For GSD&M chief marketing officer J.B. Raftus, the imperative is finding the right clients to partner and do business with. Some of these partnerships? Southwest Airlines. Popeyes. Walgreens. Those and many other brands have trusted the agency’s knack for driving purpose-led creative—it’s Raftus’ infectious zeal that’s led the way for them, and kept him invigorated.
The Ohio native has spent over 30 years at GSD&M, first making it to group account director before a shorter stint at McKinney and a return to the Austin-based agency. He began his career in New York at Grey, right after graduating from Ohio Wesleyan and bursting out of the bubble of his small hometown of Chagrin Falls, Ohio. Safe to say that with his help over these years, GSD&M has been able to burst onto the scene as one of this industry’s most creative, family-like agencies.
A scout for the best clients—and tacos— and someone who has the backs of his colleagues, Raftus has brought a lot to his agency’s community by living beyond the brief.
If you had to do it all over again, what would you do differently?
I’d probably start my own shop when I didn’t know anything about advertising. Ironically, that is how GSD&M got started.
Craziest thing you’ve seen happen in a new business pitch?
We presented to the CEO of a restaurant chain at his house, without any of the day-to-day clients joining us. His wife answered the door, holding their barking dog. We schlepped the pitch team all over the house to find a TV we could project on. It was all very surreal.
Who or what influenced you to get into advertising?
A professor who scared me describing the pay in journalism.
What’s your favorite thing about your hometown? What (in)tangible thing have you taken from there?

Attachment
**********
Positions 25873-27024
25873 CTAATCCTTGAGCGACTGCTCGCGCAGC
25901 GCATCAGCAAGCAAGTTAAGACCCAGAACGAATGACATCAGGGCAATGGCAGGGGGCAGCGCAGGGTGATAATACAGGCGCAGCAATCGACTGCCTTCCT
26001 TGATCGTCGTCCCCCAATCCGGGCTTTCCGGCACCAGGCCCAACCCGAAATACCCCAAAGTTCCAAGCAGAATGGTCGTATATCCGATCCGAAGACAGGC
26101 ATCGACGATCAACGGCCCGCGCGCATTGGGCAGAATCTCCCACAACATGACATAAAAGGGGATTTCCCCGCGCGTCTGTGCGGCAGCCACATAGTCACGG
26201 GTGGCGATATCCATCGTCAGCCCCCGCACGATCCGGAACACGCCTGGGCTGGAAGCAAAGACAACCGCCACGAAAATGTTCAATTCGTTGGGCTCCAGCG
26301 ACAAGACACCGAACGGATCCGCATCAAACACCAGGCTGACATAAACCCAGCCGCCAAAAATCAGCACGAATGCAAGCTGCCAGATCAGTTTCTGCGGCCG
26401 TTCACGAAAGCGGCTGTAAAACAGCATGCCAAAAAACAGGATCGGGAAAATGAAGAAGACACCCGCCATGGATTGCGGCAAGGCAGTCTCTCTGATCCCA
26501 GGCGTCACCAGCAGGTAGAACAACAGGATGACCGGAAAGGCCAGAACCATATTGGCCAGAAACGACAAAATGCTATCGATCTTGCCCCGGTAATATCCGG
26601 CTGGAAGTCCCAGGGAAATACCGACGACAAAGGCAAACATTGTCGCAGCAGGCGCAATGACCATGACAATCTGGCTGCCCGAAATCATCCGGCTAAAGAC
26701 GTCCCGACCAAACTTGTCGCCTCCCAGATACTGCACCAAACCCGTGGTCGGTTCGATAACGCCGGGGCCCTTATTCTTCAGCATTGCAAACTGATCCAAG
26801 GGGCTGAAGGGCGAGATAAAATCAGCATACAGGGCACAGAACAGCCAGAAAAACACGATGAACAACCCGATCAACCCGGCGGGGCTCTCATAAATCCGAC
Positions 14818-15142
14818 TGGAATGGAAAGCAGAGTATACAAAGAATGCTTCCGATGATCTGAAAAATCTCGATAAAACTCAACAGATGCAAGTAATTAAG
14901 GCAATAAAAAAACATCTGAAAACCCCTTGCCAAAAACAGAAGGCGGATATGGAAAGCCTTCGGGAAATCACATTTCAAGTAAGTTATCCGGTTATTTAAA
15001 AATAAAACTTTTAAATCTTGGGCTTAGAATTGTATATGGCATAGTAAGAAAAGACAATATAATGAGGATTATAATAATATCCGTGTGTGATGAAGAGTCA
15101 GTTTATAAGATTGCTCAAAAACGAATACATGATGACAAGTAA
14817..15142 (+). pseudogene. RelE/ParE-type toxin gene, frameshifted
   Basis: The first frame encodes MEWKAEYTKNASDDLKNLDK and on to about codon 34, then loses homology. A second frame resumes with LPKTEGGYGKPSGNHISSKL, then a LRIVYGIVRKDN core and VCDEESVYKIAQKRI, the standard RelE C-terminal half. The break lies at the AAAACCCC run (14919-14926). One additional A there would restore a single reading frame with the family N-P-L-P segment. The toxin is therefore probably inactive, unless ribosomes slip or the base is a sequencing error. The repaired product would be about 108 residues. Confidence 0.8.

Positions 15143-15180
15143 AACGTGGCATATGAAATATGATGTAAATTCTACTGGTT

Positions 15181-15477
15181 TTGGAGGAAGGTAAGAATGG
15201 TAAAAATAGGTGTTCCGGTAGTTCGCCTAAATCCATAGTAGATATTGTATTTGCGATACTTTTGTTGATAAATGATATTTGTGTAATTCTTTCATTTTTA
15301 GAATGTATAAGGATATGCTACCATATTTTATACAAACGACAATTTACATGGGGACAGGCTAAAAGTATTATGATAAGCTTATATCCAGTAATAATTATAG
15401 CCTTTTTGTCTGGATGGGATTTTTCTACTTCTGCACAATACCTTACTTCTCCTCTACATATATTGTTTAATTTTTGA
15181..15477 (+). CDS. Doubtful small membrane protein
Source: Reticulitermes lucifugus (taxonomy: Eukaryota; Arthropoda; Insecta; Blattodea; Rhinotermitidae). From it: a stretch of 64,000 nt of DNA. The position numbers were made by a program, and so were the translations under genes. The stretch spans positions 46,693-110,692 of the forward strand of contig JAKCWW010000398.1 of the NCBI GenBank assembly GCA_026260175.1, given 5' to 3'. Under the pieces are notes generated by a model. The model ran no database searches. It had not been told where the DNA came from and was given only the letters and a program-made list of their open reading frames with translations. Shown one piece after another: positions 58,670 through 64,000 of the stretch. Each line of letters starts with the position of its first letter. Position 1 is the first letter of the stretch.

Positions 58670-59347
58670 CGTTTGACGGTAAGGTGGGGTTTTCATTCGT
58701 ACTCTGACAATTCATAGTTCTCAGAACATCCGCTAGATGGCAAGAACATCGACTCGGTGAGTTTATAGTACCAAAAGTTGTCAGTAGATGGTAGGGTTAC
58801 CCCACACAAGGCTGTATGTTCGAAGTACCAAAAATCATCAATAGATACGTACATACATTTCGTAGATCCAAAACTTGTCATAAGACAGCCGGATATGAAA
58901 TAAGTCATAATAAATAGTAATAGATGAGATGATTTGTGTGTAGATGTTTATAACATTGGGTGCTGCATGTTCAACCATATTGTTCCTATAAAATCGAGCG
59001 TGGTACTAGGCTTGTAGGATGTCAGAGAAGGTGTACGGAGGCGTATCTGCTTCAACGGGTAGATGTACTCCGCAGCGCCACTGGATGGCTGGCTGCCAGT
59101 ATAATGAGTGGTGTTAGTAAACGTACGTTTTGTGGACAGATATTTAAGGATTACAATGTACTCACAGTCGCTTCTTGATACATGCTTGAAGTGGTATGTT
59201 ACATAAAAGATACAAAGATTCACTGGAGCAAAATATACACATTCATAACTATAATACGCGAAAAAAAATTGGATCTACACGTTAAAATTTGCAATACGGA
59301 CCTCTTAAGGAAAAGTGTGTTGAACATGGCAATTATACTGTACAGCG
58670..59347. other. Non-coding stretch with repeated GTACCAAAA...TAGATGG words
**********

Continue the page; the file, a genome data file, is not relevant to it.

I grew up in an absolutely idyllic small town: Chagrin Falls, Ohio. Yes, that’s a real place. We called it “the bubble” because we were so protected from the outside world. I couldn’t wait to get out, of course; I moved to NYC immediately after college. But in hindsight, it was perfect—an incredibly caring community where even though everyone knew everyone else’s business, we all had each other’s back.
What is the most spontaneous thing you’ve done lately—or ever?
Traveled to Greece without any reservations or plans once we landed.
What life advice do you give others?
Make work something you love. Then it’s not work.
And eat lots of tacos.
To celebrate its 100th Anniversary, the 4A’s has partnered with us at The Drum to pull back the curtain and look at an industry full of problem solvers, creative types and analytical minds. But what keeps them going once the briefs are written, the campaigns executed, and the pitches won (or lost)? We’re interviewing 100 people at 4A’s member agencies — across all disciplines, levels, regions, and agency types — to get a glimpse into what drives them at work and what fuels them in life.
To pitch someone from a 4A's member agency for Beyond the Brief, please complete this linked form.